Overview: A biblical event causes the instantaneous disappearance of the world’s true Christians. Freestyle Releasing; 2014; Rated PG-13; 111 Minutes.
Let’s Pretend This is About a Movie: There are shots of the plane flying smoothly that look as though hidden strings would be evident if the film were paused. There’s an out-of-nowhere break dance scene (I shit you not). And, on paper, the most appealing thing about this movie is its star. Inexplicably, Nic Cage takes top billing in this video pamphlet, and his performance here isn’t the worst in his career. Here, Cage, who plays an airline pilot by the name of (and I still shit you not) Captain Steele, is set against an admittedly creepy Armageddon premise. In all fairness, Left Behind contextualizes the immediate aftermath of the Rapture in a way that is slightly more creepy than HBO’s The Leftovers, a somewhat profound (if unfair) cable series which borrows Left Behind’s central conceit gutted of spiritual significance. All of this, together, might be a solid recipe for a cult classic s0-bad-it’s-fun campy sci fi/horror exercise. But the problem? Left Behind doesn’t want to be liked. Odds are, it doesn’t like you. So…
Let’s Stop Pretending This is About a Movie: As I understand it (and correct me in the comments if I’m wrong), the Rapture is a hard cutoff. Once the Christians are taken, no one else is getting in. The Rapture has no narrative or spiritual purpose. It’s the express delivery option of judgment day. The modern Rapture, which comes complete with a tribulation period, is an extra layer in certain denominations’ strategy of shaming and fear (it’s also a Biblically-unsupported modern invention, but I’ll let you do that research on your own). That’s why this movie, in which God removes his favorites from earth, presents a main conflict that has nothing to do with its characters’ spiritual health. It’s just about whether these damned souls will land this damned plane back onto the damned planet.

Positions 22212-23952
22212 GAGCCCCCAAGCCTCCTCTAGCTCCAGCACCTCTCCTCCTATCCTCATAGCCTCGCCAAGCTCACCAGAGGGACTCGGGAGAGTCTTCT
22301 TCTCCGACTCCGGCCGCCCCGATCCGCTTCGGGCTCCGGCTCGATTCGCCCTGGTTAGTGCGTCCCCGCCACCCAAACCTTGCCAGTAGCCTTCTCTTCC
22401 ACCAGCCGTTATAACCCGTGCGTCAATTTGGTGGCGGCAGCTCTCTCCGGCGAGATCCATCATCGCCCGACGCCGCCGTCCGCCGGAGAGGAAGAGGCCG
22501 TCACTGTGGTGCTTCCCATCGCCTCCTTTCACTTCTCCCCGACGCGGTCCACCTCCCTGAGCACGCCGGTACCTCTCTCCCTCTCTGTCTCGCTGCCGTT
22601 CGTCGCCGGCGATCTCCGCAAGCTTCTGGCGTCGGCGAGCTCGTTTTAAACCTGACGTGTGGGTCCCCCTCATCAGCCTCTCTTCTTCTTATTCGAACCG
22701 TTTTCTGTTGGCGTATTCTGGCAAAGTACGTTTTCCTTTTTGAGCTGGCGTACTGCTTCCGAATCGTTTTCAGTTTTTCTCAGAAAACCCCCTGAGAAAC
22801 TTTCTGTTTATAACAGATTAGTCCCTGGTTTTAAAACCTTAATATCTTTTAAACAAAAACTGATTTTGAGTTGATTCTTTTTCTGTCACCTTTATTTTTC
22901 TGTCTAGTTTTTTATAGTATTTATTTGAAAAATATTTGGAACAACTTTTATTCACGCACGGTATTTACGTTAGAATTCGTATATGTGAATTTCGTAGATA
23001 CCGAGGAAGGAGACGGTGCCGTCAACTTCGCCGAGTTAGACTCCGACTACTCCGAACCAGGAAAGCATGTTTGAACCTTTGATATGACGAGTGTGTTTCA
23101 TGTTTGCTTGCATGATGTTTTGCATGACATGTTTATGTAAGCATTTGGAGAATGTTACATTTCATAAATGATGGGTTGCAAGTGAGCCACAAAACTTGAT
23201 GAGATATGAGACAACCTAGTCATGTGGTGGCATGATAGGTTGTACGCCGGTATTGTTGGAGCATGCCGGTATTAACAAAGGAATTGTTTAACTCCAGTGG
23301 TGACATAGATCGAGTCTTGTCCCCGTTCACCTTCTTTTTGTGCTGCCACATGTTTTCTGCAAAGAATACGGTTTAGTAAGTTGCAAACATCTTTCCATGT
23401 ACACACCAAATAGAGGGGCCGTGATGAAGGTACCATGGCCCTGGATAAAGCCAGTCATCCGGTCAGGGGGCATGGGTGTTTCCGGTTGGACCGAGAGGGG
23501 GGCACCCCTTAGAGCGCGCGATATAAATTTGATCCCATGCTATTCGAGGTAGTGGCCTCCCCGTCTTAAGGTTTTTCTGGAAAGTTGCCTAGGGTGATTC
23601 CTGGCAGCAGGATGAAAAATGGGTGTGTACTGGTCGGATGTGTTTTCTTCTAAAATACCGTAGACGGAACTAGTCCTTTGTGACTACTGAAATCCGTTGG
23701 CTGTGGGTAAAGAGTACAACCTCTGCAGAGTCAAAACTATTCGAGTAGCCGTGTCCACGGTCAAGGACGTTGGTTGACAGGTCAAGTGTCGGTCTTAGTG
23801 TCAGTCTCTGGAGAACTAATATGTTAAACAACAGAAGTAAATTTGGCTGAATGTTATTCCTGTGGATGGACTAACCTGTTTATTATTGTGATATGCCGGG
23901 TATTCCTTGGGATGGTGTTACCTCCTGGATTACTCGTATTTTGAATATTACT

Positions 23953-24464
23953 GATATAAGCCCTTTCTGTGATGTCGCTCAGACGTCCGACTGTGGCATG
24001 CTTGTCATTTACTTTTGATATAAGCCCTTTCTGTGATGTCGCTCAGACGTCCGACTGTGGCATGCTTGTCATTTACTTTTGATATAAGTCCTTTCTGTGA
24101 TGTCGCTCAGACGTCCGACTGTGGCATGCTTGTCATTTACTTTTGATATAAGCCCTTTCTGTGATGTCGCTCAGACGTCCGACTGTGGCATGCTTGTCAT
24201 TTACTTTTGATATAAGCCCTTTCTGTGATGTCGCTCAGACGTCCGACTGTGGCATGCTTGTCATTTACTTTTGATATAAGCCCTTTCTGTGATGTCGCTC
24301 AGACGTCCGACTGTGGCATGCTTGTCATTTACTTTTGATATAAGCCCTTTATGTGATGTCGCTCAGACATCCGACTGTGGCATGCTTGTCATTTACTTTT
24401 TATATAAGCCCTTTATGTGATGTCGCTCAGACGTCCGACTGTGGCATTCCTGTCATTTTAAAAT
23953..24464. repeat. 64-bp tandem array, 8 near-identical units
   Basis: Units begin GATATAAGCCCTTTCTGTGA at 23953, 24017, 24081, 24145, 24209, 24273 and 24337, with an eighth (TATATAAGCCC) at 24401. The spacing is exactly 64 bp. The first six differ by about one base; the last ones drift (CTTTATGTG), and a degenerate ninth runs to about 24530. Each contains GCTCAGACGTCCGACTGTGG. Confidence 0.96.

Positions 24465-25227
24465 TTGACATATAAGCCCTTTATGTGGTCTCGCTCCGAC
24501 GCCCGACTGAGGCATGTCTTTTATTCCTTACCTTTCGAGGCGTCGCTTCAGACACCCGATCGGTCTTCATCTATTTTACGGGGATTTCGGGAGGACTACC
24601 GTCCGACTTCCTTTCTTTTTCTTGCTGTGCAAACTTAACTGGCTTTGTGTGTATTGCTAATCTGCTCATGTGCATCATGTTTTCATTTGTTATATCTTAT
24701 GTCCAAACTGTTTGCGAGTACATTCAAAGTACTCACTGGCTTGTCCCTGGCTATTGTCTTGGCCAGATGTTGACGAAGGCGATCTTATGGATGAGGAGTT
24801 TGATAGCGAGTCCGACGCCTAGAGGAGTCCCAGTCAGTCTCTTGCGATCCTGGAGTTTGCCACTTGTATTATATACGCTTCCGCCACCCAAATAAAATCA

This Movie Isn’t Even About A Movie: It’s about Captain Steele, the dirty philanderer, and his sassy, conveniently stupid, atheist daughter Chloe. It’s about the “backsliding” pastor and the awkwardly angry little person with a gambling problem. And mostly, from my perspective, it’s about Hassid (played by Alec Rayme, a real gem), whose presence in this movie I just can’t seem to shake. Hassid is a devoutly faithful and good man, but a man of non-Christian faith. Hassid quietly practices his religion on the plane, urges the other passengers to pray but will not distinguish to which God, offers to pray for other distraught passengers, and is the coolest, most compassionate passenger on the manifest. His faith isn’t built on the pearl clutching and discriminatory judgment that defines the characters who hitch a ride to paradise twenty minutes in. It is a quiet, non-judgmental faith. I don’t know if Hassid came from the book or the script, and I’m not researching. But he is an invention of writers who can make him purely good just so they can also damn him to hell.
This Damned Movie: As a critic and editor-in-chief, I’ve urged my colleagues here at Audiences Everywhere to always come from a place wherein they are attempting to like the movie they’re reviewing. That rule doesn’t apply to this movie, because this movie doesn’t extend the same courtesy. Left Behind wants its audience to be afraid and ashamed of its own humanity. It wants the entirety of its audience to feel as if they’re not good enough. So this movie can go fuck itself.
Editor’s Note: I had the good fortune of viewing this movie in an empty theater, so I live-tweeted my initial reaction. If you’d like to see my unfiltered responses in real time just, search Twitter hashtag #LeftBehindLiveTweet.